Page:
What do coffee, cookies, beer, airline flights, and organic tea have to do with the upcoming presidential election? Nothing whatsoever, really. But nowadays any major event—even one that’s potentially alienating, like the 2012 elections—is viewed as a fresh opportunity for marketers to push their products.
Remember Michael Jordan‘s famous line about how “Republicans buy shoes too,” offered as an explanation for why he wouldn’t endorse a Democratic candidate years ago? His Airness may have been criticized for the bluntness of the statement, but the approach was certainly smart in the business sense. The recent Chick-fil-A controversy aside, most companies that sell to the public rarely get directly involved in politics, simply because of the risks of offending potential customers.
Wading into the especially contentious 2012 election may seem especially unwise, as one expert observer told USA Today:
“This is a tight election with massive polarization,” says Daniel Howard, marketing professor at Southern Methodist University. “This is not something I’d want to associate my brand with.”
Nonetheless, many restaurants and retailers are running promotions related to the election, although they’re managing to do so in rather nonpartisan, noncontroversial fashion. Some examples:
7-Eleven stores are hosting a “7-Election” for the fourth presidential election in a row in 2012. This year, “voters” buying coffee in any of the convenience chain’s location can voice support for the Republicans with a red Romney cup, or endorse the Democratic ticket with a blue Obama cup of Joe. (There are also regular cups being sold to undecided voters, or to folks who don’t care or who aren’t awake enough to be bothered.) While admittedly totally unscientific, 7-Eleven’s coffee election campaign has accurately picked the winner in the last three presidential elections, according to CNN. At last check, during the 2012 coffee campaign, Obama cups were outselling Romney cups 60% to 40%.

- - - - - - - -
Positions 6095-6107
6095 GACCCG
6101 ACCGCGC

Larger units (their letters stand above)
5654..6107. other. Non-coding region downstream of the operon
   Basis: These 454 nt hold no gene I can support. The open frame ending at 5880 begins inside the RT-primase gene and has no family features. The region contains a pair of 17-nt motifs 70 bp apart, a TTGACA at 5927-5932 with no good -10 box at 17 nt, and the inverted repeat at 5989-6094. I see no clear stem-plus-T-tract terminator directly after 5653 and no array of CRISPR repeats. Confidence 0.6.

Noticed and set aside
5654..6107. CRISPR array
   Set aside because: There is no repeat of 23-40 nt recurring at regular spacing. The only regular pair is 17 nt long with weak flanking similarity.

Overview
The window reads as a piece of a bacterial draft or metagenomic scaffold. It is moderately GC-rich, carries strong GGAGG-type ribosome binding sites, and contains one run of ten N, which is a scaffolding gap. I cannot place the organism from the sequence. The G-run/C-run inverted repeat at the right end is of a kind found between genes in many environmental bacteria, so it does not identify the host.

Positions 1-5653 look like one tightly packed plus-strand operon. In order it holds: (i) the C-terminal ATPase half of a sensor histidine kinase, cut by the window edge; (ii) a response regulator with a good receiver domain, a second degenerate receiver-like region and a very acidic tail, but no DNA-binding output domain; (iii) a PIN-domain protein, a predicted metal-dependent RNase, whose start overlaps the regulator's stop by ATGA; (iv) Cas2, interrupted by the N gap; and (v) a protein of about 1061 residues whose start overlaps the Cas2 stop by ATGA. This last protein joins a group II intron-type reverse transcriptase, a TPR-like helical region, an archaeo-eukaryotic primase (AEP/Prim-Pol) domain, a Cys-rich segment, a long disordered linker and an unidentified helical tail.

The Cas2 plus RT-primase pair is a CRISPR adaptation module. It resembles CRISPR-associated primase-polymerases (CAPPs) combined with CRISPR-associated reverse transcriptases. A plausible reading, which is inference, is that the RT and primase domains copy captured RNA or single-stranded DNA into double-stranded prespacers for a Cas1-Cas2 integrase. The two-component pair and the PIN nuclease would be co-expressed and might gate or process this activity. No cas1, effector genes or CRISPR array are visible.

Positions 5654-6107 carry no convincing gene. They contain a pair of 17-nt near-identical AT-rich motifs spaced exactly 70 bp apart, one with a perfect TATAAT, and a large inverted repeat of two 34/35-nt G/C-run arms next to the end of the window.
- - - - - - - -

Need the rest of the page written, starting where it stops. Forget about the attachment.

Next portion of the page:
Numi Organic Tea is encouraging consumers to endorse the platform of the Organic Tea Party, which can be accomplished by liking the company on Facebook, voting for your favorite Numi tea online, or submitting a “Mug Shot” (photo of you with a tea mug) online. For each submitted photo, Numi is pledging $1 in donations to organic causes abroad. While dedicated to a “healthier, happier pesticide-free nation and planet,” the non-partisan campaign plays off of the modern-day Tea Party movement, and also includes a goofy, factually questionable “history” of “Tea’vents” that list all the roles the Organic Tea movement has supposedly had in America through the centuries, from the original actual Tea Party in 1773, to the Civil War, on through the women’s suffrage movement, Prohibition, and beyond.